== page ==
Not for a second am I suggesting that it is the fault of the customer that customer service can be poor. But bear with us while we take you through a slightly different scenario, there are always two sides to a tale, and this example might just provide a valuable “teachable moment”.
Virtually everyone on this earth who has had access to retail stores, fast-food outlets, restaurants, and other service-based entities, has experienced a scene being made by a poor customer, who is generally trapped in the throes of their ego. Not to be judgmental – you know the type. If you don’t, here are a few general examples:
- They barge to the front of the line as if they are the only person in the world and have no idea how civilized society behaves as far as lines are concerned.
- They rant and scream about anything and everything, virtually foaming at the mouth, just for the sake of complaining.
- The way they behave with regards to virtually everything is handled in a way that suggests they have been framed for a particularly nasty murder.
- The louder they shout and complain, we get the impression, the more important they feel, which only makes us feel more embarrassed to be part of the same species.
- The problem they are complaining about is generally miniscule in comparison to the extent of the complaint.
- No solution to the problem is acceptable, unless it entails getting the entire compliment of staff fired.
- They return to complain at the same place, about the same thing time after time – almost as though this is how they get their “fix”.
While this type of behavior is fine if you live on your own planet, these customers do not – they share a planet with the rest of us, and this behavior is completely illogical. Consider the possibilities, that poor customer service is only experienced by a poor customer.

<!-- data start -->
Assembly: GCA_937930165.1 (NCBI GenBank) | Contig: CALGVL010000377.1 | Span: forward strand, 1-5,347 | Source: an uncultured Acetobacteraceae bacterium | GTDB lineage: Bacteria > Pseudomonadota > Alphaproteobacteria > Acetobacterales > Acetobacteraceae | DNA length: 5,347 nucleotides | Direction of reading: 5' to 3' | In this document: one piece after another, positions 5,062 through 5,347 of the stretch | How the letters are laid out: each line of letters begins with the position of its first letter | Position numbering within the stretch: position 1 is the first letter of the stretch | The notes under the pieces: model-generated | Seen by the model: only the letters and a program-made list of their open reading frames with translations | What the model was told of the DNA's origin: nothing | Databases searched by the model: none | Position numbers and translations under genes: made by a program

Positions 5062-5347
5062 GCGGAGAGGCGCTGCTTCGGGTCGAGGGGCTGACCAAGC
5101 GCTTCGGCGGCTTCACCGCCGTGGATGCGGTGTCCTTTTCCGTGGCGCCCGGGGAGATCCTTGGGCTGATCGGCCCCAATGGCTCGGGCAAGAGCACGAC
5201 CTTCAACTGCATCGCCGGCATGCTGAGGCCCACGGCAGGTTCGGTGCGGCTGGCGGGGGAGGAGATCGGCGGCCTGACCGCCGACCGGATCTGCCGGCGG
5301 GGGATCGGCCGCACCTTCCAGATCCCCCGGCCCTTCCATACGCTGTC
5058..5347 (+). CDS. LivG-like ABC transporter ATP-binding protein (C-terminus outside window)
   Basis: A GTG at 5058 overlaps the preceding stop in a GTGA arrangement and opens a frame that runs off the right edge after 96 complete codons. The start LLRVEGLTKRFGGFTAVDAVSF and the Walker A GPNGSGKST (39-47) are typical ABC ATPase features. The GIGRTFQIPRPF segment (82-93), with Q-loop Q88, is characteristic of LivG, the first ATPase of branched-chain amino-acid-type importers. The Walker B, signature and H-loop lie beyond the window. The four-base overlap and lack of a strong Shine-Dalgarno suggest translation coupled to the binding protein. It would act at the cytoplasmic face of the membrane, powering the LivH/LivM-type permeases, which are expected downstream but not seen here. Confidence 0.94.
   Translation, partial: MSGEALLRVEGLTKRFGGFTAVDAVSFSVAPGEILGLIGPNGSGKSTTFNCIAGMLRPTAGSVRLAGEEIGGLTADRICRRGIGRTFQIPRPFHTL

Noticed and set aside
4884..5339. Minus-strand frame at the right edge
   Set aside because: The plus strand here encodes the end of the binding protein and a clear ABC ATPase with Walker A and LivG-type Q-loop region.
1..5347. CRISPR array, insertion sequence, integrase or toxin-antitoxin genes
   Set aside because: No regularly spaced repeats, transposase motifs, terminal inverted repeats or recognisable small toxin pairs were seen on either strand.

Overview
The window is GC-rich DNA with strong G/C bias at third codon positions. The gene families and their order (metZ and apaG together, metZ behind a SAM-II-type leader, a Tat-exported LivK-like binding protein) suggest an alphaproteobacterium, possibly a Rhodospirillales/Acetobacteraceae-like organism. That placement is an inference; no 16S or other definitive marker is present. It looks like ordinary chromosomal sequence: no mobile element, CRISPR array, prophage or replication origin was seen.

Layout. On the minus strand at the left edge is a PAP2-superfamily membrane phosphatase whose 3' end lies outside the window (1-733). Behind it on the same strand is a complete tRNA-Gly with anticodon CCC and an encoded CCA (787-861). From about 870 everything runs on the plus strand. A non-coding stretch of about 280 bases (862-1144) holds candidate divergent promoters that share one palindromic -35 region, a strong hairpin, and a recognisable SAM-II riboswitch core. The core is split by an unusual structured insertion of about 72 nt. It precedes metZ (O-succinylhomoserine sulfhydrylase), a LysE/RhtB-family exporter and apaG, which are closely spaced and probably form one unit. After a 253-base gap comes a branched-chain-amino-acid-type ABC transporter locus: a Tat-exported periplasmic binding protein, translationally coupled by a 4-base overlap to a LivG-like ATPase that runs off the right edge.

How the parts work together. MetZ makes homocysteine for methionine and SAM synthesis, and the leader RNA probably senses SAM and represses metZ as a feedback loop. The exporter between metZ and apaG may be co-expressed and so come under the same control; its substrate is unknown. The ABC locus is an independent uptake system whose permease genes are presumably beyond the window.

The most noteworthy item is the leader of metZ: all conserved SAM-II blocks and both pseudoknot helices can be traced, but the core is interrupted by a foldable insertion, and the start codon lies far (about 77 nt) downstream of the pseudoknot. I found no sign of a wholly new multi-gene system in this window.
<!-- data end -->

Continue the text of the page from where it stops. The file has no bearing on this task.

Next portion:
It is not the job of a customer service agent or employee offering a service to deal with psychopaths. This is a job for health professionals. So, no matter how hard “the customer is always right” argument is thrust down the throats of employees in training, not every customer has the right to scream obscenities or throw temper tantrums in public.
Customer status is not so hallowed that nasty, unhappy people need be placated, and there is such a thing as a quality “NO”. Treating people like dirt defies unwritten laws of respect and basic decency. Perceived past encounters with below-par service does not make it acceptable to flip the lid whenever they feel like it. In situations such as this, the customer is actually wrong, and employees in service related jobs, also need to understand this.
We all experience a little poor service, or small mistakes in handling sometimes. But allowing a customer to behave like a raving tyrant because of this is absolutely unacceptable. It is a petty, narcissistic, controlling abuse of power that is corrupt. If we as customers do not get what we want, customer service agents also need to be trained that this is a fact of life. It is also our responsibility to handle the complaint in a decent and mature way; not like egotistical obnoxious oppressors.